During the Avian Influenza outbreak in the spring of 2015 that affected 32 million birds and resulted in a $1.2 billion economic hit to Iowa, it became even more apparent how necessary a new facility would be for the Veterinary Diagnostic Lab (VDL). At the time of the outbreak, the VDL was running multiple shifts and conducting testing seven days per week in order to keep up with the volume of case submissions. The VDL played a critical role in helping the poultry industry respond by providing quality and timely test results. Now that the outbreak has subsided, the VDL is helping the industry rebuild while preparing for future animal disease threats.
On Monday, a bipartisan group of fourteen legislators and 3 staff toured the VDL and saw the responsibilities undertaken at the lab firsthand.
"While on one hand we should be impressed with how much is being done at the Veterinary Diagnostic Lab with such clear limitations in facilities," said Senator Nate Boulton (D-Des Moines), "we also have to recognize that having a world-class facility is essential for us to respond in an outbreak or crisis that could threaten our food supply and agricultural economy. We should take this opportunity to invest in both education and agriculture that will absolutely pay great dividends long into our state's future."
Interim College of Veterinary Medicine Dean Pat Halbur was especially pleased by the turnout.
"I sincerely appreciate the legislators taking time to come see the lab," Halbur said. "I think it was very good for them to experience the essential role the VDL plays in preventing and responding to animal health challenges that have a major impact on the state's economy and international trade of animal products produced in Iowa."
"People have heard about the land-grant mission," Halbur continued. "There's probably no better example of that than what occurs every day at the VDL. This group of 150 faculty and staff helps solve 80,000+ cases per year. We also use those cases as some of the best teaching material in the world to educate future veterinarians. Occasionally we don't find an answer and then those cases become applied research projects of high relevance for Iowa farmers, pet owners, wildlife conservationists, and families."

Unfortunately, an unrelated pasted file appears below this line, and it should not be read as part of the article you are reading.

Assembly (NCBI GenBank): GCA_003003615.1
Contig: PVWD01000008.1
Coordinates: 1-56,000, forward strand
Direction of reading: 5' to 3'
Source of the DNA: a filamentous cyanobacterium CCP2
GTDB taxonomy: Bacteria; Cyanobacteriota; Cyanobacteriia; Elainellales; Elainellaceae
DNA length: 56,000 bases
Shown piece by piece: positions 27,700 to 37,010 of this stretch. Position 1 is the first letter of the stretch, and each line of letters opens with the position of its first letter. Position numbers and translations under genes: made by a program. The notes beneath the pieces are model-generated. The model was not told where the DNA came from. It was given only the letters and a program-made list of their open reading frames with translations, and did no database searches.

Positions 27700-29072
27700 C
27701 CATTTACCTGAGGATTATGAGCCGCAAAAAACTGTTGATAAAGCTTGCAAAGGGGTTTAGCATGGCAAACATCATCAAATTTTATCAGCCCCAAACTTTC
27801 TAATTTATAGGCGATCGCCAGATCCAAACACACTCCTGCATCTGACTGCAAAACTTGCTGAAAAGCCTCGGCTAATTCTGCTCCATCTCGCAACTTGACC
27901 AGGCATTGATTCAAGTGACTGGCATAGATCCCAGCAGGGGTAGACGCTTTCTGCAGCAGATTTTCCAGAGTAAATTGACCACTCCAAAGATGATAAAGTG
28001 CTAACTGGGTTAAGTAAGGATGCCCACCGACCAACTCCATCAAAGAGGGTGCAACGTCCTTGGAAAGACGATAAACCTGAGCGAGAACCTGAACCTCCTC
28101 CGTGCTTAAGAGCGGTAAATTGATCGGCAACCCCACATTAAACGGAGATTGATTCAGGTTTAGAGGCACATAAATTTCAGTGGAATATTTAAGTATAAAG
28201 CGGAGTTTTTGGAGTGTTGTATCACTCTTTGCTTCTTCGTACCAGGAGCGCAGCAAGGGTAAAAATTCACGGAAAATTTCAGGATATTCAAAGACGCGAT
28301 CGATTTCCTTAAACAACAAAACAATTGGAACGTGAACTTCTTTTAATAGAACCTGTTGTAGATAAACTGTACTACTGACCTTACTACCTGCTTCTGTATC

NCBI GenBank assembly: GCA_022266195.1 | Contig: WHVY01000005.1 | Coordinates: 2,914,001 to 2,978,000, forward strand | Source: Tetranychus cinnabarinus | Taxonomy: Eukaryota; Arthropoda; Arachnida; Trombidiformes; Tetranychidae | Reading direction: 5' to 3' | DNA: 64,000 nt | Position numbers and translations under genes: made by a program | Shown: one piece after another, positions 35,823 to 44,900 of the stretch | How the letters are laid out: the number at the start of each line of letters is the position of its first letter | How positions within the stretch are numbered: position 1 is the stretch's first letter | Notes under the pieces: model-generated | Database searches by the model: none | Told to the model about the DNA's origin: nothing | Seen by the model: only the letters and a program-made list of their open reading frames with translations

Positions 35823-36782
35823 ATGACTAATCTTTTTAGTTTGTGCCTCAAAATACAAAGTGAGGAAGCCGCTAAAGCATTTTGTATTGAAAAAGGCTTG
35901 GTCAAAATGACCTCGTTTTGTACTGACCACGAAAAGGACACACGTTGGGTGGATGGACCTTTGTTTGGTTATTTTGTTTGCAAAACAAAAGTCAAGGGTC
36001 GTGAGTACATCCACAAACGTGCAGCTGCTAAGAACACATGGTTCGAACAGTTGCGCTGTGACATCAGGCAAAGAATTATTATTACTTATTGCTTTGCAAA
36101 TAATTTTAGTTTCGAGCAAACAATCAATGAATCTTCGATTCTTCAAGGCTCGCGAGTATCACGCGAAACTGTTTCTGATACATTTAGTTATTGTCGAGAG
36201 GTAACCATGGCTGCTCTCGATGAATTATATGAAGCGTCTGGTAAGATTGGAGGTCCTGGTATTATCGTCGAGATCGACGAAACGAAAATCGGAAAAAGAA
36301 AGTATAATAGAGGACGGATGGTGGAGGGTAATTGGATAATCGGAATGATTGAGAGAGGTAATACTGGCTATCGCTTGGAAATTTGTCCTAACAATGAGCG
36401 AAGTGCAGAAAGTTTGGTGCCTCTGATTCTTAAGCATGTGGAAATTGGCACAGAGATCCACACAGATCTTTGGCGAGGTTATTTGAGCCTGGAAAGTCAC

While a number of legislators have visited the VDL over the last couple years, never has a large, bipartisan group taken a closer look at the
needs of the facility
"The VDL has been extremely important to all of Iowa, especially animal agriculture," said Representative Norlin Mommsen (R-DeWitt), Chair of the Agriculture and Natural Resources Appropriations Subcommittee. "Now it is extremely important that the legislature do everything possible to help them continue their mission."
Over the past six years, the caseload at the VDL has doubled. Additionally, staffing levels have increased significantly to keep pace with the influx of cases. As a result, the VDL's operations budget has also grown exponentially in response to the demand for diagnostic testing and research; however, state funding has remained flat.
The layout and ventilation system of the severely overcrowded 42 year-old building poses real concerns with regard to biosafety and biocontainment. A recent space assessment identified the need for a 30% increase in square feet over the current facility to run the VDL properly. A new facility would optimize functionality, address current hazards, and accommodate growth within the VDL. The facility would also be isolated from the animal hospitals.
Without a new facility, there is not enough space to respond to another outbreak such as Foot and Mouth Disease, Hog Cholera, or African Swine Fever. An updated standalone facility is critical to protecting animal health and food safety while serving the state's $32 billion animal agriculture industry.
As a result, Iowa State is requesting state funding of $100 million over five years to build a new facility.
"We don't know when we're going to have the next major disease outbreak," Halbur said. "It very well could be tomorrow."
A group of bipartisan legislators tour the VDL.